JUST IN: Donald Trump pleads not guilty to 34 counts of falsification of business records related to hush-money payments in 2016

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Former United States Of America President Donald Trump pleaded not guilty in a New York court on Tuesday after being charged with 34 counts of first-degree forgery.

The charges are related to hush-money payments during the 2016 presidential election stem from a lengthy investigation by Manhattan District Attorney Alvin Bragg.

Bragg alleged that Trump “repeatedly and fraudulently falsified New York business records to conceal criminal activity that withheld damaging information from voters during the 2016 presidential election.”

In 2019, federal prosecutors in the Southern District of New York declined to charge Trump with payments to adult film actress Stormy Daniels and former Playboy model Karen McDougal. The Federal Election Commission has also decided to investigate the matter in 2021.

Trump turned himself in to the Manhattan District Attorney and appeared in court Tuesday afternoon after being indicted by a Manhattan grand jury last week.

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Just In: Donald Trump Pleads Not Guilty To 34 Counts Of Falsification Of Business Records Related To Hush-Money Payments In 2016 1

The indictment was unsealed in court during Trump’s arraignment Tuesday before Judge Juan Merchan, the trial judge presiding over the case. Trump was charged in a New York Supreme Court indictment with 34 counts of Falsifying Business Records in the First Degree.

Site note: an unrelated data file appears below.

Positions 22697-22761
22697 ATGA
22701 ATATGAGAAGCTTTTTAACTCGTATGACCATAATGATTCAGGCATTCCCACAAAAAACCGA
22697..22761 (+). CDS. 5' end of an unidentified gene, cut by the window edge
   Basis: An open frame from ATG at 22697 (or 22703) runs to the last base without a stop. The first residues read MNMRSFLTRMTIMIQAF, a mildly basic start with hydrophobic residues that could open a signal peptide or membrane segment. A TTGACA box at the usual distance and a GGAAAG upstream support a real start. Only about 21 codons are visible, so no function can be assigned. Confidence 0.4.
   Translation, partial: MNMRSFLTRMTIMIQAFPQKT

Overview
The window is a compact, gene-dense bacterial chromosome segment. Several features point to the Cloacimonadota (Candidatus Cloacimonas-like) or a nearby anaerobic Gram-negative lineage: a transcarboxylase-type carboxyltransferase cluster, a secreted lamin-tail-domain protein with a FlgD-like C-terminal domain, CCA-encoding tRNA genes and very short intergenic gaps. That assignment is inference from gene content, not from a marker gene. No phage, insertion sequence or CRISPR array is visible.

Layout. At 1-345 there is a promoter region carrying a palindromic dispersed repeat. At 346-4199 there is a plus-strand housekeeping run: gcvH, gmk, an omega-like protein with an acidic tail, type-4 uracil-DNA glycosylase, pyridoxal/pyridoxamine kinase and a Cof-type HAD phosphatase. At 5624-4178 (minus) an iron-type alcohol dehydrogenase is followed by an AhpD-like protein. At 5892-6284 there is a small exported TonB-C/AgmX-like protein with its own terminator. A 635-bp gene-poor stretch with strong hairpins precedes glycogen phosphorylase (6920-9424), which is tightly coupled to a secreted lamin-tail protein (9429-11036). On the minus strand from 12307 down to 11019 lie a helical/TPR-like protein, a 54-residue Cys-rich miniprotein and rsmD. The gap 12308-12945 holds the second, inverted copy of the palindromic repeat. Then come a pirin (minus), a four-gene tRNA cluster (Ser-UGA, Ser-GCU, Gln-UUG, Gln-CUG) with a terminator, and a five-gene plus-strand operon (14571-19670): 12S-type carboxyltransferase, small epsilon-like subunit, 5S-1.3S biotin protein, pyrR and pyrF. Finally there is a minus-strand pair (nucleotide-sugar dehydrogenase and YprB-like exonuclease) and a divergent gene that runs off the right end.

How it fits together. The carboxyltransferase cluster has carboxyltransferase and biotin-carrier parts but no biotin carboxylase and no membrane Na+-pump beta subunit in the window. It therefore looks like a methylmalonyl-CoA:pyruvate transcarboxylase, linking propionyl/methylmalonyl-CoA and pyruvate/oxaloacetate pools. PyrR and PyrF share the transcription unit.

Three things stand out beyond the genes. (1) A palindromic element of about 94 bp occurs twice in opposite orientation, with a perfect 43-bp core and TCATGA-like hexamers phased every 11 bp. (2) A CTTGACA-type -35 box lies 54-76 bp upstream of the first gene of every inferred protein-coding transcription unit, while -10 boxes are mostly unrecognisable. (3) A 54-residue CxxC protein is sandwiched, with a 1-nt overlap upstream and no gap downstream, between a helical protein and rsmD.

Bragg is alleging that Trump falsified New York business records in order to “conceal damaging information and unlawful activity from American voters before and after the 2016 election.” “During the election, TRUMP and others employed a ‘catch and kill’ scheme to identify, purchase, and bury negative information about him and boost his electoral prospects,” Bragg alleged. “TRUMP then went to great lengths to hide this conduct, causing dozens of false entries in business records to conceal criminal activity, including attempts to violate state and federal election laws.

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According to New York state law, a charge of falsifying business records in the first degree alleges that the defendant committed a crime of falsifying business records with the intent to defraud. The intent to defraud would be an intent to commit another crime. 

Trump pleaded not guilty. The judge did not impose a gag order. 

The judge said he would like to move ahead as expeditiously as possible with the case. The next hearing in the case is Dec. 4, 2023 in the same Lower Manhattan court.

The prosecution wants a trial in January 2024—the height of the GOP presidential primary season. Trump’s defense wants to delay that as long as possible

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